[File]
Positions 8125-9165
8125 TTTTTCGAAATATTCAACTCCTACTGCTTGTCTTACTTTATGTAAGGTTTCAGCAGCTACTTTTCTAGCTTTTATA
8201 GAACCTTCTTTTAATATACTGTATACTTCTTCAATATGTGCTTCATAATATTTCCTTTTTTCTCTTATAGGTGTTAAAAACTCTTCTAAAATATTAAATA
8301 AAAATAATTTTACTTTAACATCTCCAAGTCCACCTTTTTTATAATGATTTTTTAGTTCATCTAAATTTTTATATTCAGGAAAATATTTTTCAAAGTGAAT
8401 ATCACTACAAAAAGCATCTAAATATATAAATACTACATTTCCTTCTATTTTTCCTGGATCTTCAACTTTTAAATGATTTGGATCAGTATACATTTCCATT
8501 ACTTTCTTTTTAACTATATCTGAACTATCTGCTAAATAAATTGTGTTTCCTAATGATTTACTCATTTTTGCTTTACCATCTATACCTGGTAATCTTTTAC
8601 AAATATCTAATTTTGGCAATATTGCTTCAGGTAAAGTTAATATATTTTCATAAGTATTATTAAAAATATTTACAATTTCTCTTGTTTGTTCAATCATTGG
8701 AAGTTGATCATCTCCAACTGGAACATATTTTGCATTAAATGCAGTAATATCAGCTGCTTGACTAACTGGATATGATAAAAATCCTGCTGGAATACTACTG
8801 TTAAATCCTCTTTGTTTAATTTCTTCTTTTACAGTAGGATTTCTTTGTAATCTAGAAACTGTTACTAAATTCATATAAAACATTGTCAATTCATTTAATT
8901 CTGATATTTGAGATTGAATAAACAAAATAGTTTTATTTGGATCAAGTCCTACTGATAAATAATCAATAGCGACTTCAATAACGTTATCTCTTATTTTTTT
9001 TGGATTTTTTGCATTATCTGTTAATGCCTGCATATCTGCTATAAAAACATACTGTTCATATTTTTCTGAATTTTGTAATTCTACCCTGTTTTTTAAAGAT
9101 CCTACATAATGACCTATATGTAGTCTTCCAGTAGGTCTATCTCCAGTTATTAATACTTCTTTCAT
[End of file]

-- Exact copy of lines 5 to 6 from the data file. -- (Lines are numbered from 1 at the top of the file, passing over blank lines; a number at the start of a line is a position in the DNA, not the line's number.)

8401 ATCACTACAAAAAGCATCTAAATATATAAATACTACATTTCCTTCTATTTTTCCTGGATCTTCAACTTTTAAATGATTTGGATCAGTATACATTTCCATT
8501 ACTTTCTTTTTAACTATATCTGAACTATCTGCTAAATAAATTGTGTTTCCTAATGATTTACTCATTTTTGCTTTACCATCTATACCTGGTAATCTTTTAC